The odds seem to fall on the ACLU’s side, especially since last month’s Glik case, which was decided in the First Circuit Court of Appeals. ACLU vs Alvarez will be decided in the Seventh Circuit and there is a tendency for the circuit courts to agree with one another.
According to the Right to Record blog, which is operated by a law student with a vast knowledge of case law in these types of cases:
[Glik vs Cunniffe] has important implications for the Seventh Circuit case. Judge Conlon’s opinion can only stand if there is no First Amendment interest in recording police. Affirming Conlon’s opinion those grounds would not only directly conflict with the Eleventh Circuit opinion Smith v. City of Cumming, 212 F.3d 1332 (11th Cir. 2000), but now also with this First Circuit opinion.
If the Seventh Court affirms Conlon’s opinion, then the matter will most likely have to be settled by the U.S. Supreme Court, which might not be such a bad thing.
The right of citizens to record the police is a critical check and balance. It creates an independent record of what took place in a particular incident, free from accusations of bias, lying or faulty memory. It is no accident that some of the most high-profile cases of police misconduct have involved video and audio records.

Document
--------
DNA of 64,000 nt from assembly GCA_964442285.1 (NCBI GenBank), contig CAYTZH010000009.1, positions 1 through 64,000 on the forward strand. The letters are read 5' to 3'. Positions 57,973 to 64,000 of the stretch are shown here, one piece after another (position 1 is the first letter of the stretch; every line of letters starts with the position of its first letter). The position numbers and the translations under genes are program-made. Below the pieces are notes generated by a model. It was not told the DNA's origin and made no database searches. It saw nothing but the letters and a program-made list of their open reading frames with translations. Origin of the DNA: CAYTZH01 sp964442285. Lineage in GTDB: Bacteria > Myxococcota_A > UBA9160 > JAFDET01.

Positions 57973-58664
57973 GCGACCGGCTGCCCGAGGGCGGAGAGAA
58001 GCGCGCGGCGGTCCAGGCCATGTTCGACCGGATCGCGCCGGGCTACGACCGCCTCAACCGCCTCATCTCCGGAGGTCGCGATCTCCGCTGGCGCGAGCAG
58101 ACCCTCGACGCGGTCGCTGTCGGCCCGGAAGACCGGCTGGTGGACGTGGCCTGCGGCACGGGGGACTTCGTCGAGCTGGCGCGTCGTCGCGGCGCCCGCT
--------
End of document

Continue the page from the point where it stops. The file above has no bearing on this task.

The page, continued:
Of course, photography is not necessarily “objective” and it is always possible in a particular case that there can be circumstances at work outside a photographic record. Overall, however, the incidents above make it abundantly clear that respect for the right to photograph and record is not well-established within the law enforcement profession.
Many of those involved in these incidents appear to be activists who know their rights and are willing to stand up for them. But not everyone is able to stand up to police officers when harassed; we don’t know how many other Americans comply with baseless orders to stop photographing or recording because they are uncertain of their rights or too afraid to stand up for them.
The ACLU also intends to sue the Philadelphia Police Department later this month on behalf of four citizens who had their cameras seized or destroyed before they were arrested on disorderly conduct charges for attempting to record what they believed was police abuse.
The ACLU also reached a settlement this week against the University of Pittsburgh for another incident involving a camera two years ago.
The American Civil Liberties Union and the remaining defendant in a civil rights case have reached a settlement in a lawsuit filed after a man used his cell phone to take video of a police officer questioning his friend.
The University of Pittsburgh will pay $48,500 in damages because one of its police officers arrested Elijah David Matheny, 29, of the Hill District for recording the incident.
Thankfully, the Society of Professional Journalists reached out to me.